Diversity and inclusion (D&I) in procurement is crucial for a number of reasons, that procurement companies would do well to heed.
From a purely bottom-line perspective, research shows that diverse companies enjoy 2.3 times more cash flow per employee as compared to less inclusive, more monolithic work environments.
Why would this be? D&I helps to ensure that a wide range of perspectives and ideas are taken into account when making procurement decisions, and this of course leads to more visionary, and better decision-making which ultimately results in more effective and efficient procurement outcomes.
In addition, D&I helps to foster an inclusive work environment where all employees feel valued and respected.
This can lead to increased employee engagement and productivity, as well as improved morale and job satisfaction.
Another crucial outcome of increased D&I is that it helps to promote equality and fairness in the procurement process, which is particularly important when procuring goods and services from diverse suppliers, as it helps to ensure that all suppliers have an equal opportunity to compete for contracts.
In other words, diversity sits on both ends of the supply and demand spectrum, and should be viewed as such.
D&I can also help to build and maintain strong relationships with suppliers from diverse backgrounds.
This can lead to improved collaboration and innovation, as well as increased opportunities for mutually beneficial partnerships.
Promoting D&I in procurement is a good way to demonstrate a company's commitment to social responsibility and ethical business practices.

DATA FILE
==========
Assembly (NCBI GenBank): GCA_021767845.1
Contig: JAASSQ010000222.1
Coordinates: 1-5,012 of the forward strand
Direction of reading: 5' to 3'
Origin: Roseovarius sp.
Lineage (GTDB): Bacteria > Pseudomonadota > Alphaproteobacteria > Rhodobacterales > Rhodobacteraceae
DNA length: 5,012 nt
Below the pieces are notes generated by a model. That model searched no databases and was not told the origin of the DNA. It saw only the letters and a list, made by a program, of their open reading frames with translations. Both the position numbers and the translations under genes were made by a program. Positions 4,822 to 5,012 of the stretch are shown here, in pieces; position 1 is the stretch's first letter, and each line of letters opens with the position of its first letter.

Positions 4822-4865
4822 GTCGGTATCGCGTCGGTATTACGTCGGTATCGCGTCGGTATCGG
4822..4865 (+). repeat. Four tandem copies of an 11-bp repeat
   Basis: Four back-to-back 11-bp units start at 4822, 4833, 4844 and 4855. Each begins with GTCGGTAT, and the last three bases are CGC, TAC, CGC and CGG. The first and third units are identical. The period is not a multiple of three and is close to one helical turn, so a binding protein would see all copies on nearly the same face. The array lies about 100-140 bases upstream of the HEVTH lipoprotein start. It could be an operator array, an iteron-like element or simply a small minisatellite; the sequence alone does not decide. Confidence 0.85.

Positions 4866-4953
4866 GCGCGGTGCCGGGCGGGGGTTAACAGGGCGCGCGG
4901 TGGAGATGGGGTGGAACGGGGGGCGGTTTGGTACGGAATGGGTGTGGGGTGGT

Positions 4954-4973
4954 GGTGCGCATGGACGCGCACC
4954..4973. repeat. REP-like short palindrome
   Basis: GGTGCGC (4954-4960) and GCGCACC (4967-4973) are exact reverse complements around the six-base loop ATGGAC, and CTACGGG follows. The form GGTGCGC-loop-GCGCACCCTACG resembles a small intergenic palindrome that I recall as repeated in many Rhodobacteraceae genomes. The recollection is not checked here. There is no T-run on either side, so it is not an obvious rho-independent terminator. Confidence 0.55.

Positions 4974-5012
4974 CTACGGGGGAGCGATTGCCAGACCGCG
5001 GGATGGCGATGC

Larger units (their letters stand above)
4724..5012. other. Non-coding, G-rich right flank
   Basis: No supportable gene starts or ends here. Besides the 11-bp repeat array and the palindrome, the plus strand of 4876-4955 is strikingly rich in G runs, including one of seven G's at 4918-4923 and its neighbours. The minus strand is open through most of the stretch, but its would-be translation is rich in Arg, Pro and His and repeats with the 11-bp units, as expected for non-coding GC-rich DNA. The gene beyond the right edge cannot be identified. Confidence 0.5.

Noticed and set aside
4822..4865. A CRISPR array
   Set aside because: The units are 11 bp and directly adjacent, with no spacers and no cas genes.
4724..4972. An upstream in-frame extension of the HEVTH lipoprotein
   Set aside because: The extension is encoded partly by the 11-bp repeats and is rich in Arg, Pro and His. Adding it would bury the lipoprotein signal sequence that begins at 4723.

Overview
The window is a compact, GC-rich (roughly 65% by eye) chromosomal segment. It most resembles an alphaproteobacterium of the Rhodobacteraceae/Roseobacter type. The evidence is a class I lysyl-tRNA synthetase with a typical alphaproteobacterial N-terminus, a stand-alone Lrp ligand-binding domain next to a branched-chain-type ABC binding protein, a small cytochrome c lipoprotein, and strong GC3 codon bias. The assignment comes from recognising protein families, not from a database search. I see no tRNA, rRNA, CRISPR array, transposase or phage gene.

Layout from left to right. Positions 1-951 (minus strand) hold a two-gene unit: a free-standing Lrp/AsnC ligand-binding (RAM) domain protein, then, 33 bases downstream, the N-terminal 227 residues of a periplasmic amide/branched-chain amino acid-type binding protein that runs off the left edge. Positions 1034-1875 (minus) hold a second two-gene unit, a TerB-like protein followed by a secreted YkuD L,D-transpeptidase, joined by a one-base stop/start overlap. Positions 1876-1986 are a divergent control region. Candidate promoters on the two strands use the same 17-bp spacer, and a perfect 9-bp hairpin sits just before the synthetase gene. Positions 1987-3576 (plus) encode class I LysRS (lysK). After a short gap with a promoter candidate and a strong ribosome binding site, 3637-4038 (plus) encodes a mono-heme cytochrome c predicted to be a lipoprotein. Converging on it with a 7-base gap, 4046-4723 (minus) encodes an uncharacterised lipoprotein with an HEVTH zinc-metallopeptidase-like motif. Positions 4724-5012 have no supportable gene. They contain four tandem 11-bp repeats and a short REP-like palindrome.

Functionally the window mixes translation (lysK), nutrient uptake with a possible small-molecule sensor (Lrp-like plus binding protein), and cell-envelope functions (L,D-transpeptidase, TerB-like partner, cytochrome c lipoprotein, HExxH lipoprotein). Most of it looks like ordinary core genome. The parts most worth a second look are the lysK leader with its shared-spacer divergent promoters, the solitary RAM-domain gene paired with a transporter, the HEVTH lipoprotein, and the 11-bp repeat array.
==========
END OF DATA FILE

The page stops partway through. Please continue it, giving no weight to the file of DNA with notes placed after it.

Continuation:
This can help to enhance a company's reputation and attract customers and investors who value these qualities.
Orienting our focus around the procurement of goods and services - the demand drives the supply.
So it follows that in order to meet the demands of a diverse customer base, organisations must have a diverse supplier base that reflects the communities they serve.
The evidence for the benefits of D&I in procurement just keeps growing, and of course, assuming primarily that the person is cut out for the job - no matter their demographic or identity - any organisation that fails to implement robust D&I (that is to say, 'fair') policies into their organisational ethos, will be outdone by their more savvy and discerning competition.
- Kris Oswold, VP of UPS: Advocate of Supplier DiversityProcurement Strategy
- Breaking Barriers: Achieving Gender Equality in BusinessProcurement Strategy
- Procurement & supply chain gender inequality 'rampant'Procurement Strategy
- Amazon Business and AbilityOne: Procurement diversity boostProcurement Strategy